Albert Jacka VC MC and Bar

About Albert Jacka

Albert Jacka was born at Layard, near Winchelsea, on 10 January 1893, the fourth child of Nathaniel and Elizabeth Jacka.

When Albert was five the family moved to Wedderburn where he attended elementary school. He worked first as a labourer with his father and later for the State Forest Department. He was shy but excelled at sports, especially cycling. Like his three brothers, Bert Jacka was raised in a tradition of independent thought loyalty to his mates, fairness and generosity. He developed a formidable combination of unmatched bravery, instinctive military skills and born leadership which would later prove an occasional embarrassment to his superior officers.

Jacka enlisted on 18 September 1914 as a private in the 14th Battalion, Australian Imperial Force. The Battalion arrived at Gallipoli on 26 April 1915. For his part in the action of 19 May 1915, Jacka was awarded the Victoria Cross. He also received five hundred pounds and a gold watch, promised by John Wren to the first Australian Victorian Cross winner. Jacka fought with great gallantry and distinction in a number of actions and was wounded seriously on several occasions. In May 1918, he was badly gassed at Villers Bretonneaux and saw no more action.

Shortly after his demobilisation, Jacka and two other members of the 14th Battalion established a business importing and exporting electrical goods. The other partners were John Wren and two of his associates.

On 17 January 1921, he married Frances Veronica Carey in St Mary’s Catholic Church, East St Kilda. They would later adopt a daughter, Betty, who was four years old when Jacka died.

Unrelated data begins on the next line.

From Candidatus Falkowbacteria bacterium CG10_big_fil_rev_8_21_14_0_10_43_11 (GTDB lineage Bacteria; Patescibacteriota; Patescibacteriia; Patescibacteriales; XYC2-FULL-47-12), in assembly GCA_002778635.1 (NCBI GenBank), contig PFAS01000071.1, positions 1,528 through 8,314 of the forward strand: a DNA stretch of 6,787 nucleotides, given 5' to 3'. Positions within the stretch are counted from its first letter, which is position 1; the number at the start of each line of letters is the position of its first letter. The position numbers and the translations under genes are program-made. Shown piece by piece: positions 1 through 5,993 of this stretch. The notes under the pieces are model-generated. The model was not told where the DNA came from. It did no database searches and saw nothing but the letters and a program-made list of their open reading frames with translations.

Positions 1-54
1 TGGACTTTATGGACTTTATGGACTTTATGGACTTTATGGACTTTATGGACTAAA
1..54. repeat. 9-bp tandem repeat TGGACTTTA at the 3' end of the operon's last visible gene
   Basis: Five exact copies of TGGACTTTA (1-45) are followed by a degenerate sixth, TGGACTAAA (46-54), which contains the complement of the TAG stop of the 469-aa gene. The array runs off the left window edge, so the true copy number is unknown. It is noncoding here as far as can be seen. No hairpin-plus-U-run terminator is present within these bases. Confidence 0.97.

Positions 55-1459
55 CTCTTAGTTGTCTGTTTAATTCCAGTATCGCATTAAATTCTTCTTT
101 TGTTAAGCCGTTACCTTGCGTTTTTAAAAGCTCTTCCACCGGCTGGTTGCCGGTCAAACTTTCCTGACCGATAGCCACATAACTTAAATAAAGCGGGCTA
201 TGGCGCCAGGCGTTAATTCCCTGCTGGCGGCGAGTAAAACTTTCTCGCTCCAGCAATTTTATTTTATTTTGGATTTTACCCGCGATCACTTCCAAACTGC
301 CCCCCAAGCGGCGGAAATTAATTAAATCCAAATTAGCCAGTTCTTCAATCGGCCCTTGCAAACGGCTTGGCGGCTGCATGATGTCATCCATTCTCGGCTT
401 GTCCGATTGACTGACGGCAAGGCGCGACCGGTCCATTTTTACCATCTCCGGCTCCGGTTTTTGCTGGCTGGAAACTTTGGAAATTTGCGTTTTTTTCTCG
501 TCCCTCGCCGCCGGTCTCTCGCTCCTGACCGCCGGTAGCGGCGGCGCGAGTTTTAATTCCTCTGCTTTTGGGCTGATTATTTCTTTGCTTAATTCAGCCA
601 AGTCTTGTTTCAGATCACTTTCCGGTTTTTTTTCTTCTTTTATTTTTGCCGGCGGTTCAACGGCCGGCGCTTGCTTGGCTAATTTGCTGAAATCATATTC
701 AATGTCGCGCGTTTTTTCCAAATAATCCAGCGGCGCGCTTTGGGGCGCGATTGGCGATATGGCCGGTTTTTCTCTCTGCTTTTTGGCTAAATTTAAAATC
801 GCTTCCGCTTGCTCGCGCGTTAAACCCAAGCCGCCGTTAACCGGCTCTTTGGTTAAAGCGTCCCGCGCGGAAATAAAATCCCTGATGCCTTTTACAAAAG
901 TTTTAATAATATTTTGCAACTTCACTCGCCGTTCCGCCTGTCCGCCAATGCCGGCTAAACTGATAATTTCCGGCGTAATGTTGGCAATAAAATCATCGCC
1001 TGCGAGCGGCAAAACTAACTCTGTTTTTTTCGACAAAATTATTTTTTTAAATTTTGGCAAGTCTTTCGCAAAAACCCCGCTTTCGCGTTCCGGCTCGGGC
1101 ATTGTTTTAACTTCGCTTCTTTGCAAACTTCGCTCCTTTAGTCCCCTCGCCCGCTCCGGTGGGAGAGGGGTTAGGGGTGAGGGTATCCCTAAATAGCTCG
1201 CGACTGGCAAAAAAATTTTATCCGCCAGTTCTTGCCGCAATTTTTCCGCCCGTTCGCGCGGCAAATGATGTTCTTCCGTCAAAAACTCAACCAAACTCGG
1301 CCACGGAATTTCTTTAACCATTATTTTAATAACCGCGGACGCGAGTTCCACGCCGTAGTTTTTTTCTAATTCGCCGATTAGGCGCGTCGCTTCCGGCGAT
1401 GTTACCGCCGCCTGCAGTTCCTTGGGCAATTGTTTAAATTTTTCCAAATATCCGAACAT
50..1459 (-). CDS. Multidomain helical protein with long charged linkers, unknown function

In September 1929, Jacka was elected to the St Kilda City Council and elected Mayor the following year. In the same year his business collapsed amid rumours that Wren had withdrawn his support because Jacka had refused to lend his name to some of Wren’s other enterprises.

Throughout his short term on Council, Jacka worked for the cause of the unemployed with the same devotion and commitment that he had shown as a soldier.

Albert Jacka died as a result of war injuries at Caulfield Military Hospital on 17 January 1932.

Annual memorial service

A memorial service acknowledging the life and service of Albert Jacka is held at St Kilda Cemetery each year. The community is invited to come and pay respects at this service which usually occurs on the Sunday closest to 17 January.

Information about the 2020 service will be available closer to the date.

Cr. Albert & Frances Jacka sk0035
Cr. Albert & Frances Jacka sk0035
Cr. Albert Jacka sk0047
Cr. Albert Jacka sk0047
Reveille Magazine sk0780
Reveille Magazine sk0780
Cr. Cptn. Albert Jacka Appeal sk2849
Cr. Cptn. Albert Jacka Appeal sk2849


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